Daily Injections to Manage Hematocrit - Not Working

You should try reading @readalot 's posts in that thread,he’s pretty sharp and you will probably learn something.

So what according to you is wrong in the above statement?

One thing nobody mentions and it’s very important. The rise in blood thickness onTRT caused by increased red blood cells and hemoglobin is OFFSET by testosterone which is also increasing nitric oxide production and hence increasing vein and vessel dilation resulting in a nil differential resistance in blood flow. Thicker blood, wider blood vessels. I’ve had HCT as high as 58 and hemoglobin as high as 19 with a resting heart rate of 53 and blood pressure averaging 100/67.

Yes, I think I know what Hct is. And no, it isn’t the % of hemoglobin in plasma. It is the volume percentage of red blood cells in whole blood. Contrary to your statement above, dehydration will affect both Hct and Hgb.

Here’s a good reference for you to read:

Hemoglobin (Hb) is the protein contained in red blood cells that is responsible for delivery of oxygen to the tissues. To ensure adequate tissue oxygenation, a sufficient hemoglobin level must be maintained. The amount of hemoglobin in whole blood is expressed in grams per deciliter (g/dl). The normal Hb level for males is 14 to 18 g/dl; that for females is 12 to 16 g/dl. When the hemoglobin level is low, the patient has anemia . An erythrocytosis is the consequence of too many red cells; this results in hemoglobin levels above normal.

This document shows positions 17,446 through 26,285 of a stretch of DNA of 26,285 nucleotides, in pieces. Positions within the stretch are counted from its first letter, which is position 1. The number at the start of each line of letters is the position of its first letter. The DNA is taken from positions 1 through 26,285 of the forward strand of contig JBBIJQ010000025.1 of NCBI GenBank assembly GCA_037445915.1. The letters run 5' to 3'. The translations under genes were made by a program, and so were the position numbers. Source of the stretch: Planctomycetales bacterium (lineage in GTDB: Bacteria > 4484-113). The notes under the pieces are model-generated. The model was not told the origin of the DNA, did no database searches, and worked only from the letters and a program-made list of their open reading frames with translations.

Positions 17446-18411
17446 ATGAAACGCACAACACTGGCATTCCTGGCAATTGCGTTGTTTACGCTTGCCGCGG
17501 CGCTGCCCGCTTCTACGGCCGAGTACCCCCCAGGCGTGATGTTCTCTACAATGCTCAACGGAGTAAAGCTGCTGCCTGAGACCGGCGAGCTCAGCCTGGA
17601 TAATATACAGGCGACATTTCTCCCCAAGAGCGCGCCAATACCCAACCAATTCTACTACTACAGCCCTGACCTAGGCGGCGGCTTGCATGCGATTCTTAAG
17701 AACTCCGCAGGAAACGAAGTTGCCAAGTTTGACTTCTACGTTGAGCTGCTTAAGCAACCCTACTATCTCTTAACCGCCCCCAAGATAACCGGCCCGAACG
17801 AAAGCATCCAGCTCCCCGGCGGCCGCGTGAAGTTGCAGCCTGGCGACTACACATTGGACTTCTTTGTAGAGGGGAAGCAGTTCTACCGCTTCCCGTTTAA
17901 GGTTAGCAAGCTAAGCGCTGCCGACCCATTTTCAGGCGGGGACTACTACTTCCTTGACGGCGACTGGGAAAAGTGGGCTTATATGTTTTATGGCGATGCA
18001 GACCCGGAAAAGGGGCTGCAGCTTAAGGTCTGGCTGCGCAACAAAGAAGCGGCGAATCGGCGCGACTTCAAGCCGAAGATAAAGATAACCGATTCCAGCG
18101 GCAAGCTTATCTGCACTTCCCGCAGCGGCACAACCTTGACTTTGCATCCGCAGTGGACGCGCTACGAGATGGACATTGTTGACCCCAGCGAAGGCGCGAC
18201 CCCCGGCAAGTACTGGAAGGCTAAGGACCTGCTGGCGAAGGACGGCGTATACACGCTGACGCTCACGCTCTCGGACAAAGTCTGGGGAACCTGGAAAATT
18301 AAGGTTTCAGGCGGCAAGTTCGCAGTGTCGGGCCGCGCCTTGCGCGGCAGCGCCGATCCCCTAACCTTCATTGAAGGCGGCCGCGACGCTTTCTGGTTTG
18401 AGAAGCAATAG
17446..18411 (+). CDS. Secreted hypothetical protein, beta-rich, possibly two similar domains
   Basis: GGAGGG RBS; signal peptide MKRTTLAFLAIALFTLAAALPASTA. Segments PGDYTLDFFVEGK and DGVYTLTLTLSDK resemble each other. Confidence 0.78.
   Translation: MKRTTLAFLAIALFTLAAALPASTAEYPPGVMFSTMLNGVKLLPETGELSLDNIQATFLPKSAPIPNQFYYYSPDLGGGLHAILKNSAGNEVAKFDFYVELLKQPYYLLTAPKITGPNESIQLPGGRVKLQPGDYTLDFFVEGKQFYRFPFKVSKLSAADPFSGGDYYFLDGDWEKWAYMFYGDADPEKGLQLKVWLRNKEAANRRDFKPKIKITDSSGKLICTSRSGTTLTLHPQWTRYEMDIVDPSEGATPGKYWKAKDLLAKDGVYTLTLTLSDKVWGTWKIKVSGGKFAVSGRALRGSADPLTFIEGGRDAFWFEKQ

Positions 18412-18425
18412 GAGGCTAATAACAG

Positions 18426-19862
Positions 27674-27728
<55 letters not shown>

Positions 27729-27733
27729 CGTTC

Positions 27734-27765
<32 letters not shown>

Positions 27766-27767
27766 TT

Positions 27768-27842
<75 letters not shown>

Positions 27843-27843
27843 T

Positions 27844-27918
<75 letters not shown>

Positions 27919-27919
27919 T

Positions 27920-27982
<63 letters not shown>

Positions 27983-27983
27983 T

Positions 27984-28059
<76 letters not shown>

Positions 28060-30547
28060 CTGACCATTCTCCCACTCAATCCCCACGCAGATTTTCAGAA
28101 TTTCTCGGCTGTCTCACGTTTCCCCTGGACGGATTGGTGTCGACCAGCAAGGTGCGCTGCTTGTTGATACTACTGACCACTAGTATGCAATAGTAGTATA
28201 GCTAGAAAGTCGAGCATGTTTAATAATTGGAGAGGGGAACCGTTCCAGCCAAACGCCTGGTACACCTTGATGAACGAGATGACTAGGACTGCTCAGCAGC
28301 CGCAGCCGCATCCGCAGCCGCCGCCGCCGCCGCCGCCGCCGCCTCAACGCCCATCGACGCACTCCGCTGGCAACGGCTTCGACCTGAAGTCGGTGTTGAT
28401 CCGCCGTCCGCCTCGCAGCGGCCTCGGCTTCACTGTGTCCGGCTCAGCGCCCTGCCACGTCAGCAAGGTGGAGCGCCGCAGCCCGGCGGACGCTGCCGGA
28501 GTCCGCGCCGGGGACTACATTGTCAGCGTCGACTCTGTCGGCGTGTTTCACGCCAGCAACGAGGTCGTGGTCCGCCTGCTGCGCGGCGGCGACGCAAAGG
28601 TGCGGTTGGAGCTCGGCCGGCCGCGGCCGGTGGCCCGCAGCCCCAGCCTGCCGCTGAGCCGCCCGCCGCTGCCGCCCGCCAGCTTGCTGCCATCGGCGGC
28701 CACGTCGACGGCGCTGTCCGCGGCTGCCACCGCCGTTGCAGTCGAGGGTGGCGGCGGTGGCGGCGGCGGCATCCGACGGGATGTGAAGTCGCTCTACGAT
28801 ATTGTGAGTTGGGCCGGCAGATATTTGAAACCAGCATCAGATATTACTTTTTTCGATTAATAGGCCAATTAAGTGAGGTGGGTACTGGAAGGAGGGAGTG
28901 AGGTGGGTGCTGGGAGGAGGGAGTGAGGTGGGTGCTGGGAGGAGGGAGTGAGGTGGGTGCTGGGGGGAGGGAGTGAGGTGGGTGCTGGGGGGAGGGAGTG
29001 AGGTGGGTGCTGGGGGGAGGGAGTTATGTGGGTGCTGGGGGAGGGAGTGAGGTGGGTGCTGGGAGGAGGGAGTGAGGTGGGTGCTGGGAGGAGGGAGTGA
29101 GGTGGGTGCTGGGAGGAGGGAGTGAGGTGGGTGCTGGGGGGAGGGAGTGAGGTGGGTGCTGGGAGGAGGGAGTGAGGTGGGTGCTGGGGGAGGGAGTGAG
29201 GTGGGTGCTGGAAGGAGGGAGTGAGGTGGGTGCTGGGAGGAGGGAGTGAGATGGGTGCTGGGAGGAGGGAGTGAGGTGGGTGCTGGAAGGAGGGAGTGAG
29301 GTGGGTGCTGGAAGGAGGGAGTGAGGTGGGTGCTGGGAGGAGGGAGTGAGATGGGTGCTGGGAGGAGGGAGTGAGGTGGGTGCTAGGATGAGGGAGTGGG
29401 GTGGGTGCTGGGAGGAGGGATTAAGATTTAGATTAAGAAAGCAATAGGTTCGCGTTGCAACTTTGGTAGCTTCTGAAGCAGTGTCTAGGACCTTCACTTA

The hematocrit measures the volume of red blood cells compared to the total blood volume (red blood cells and plasma). The normal hematocrit for men is 40 to 54%; for women it is 36 to 48%. This value can be determined directly by microhematocrit centrifugation or calculated indirectly. Automated cell counters calculate the hematocrit by multiplying the red cell number (in millions/mm3) by the mean cell volume (MCV, in femtoliters). When so assayed, it is subject to the vagaries inherent in obtaining an accurate measurement of the MCV (see Chapter 152).

Both the hemoglobin and the hematocrit are based on whole blood and are therefore dependent on plasma volume. If a patient is severely dehydrated, the hemoglobin and hematocrit will appear higher than if the patient were normovolemic; if the patient is fluid overloaded, they will be lower than their actual level. To assess true red cell mass, independent radionuclide evaluation of the red cells and plasma (by 51Cr and 131I respectively) must be performed.

Some information of whole blood, plasma and serum: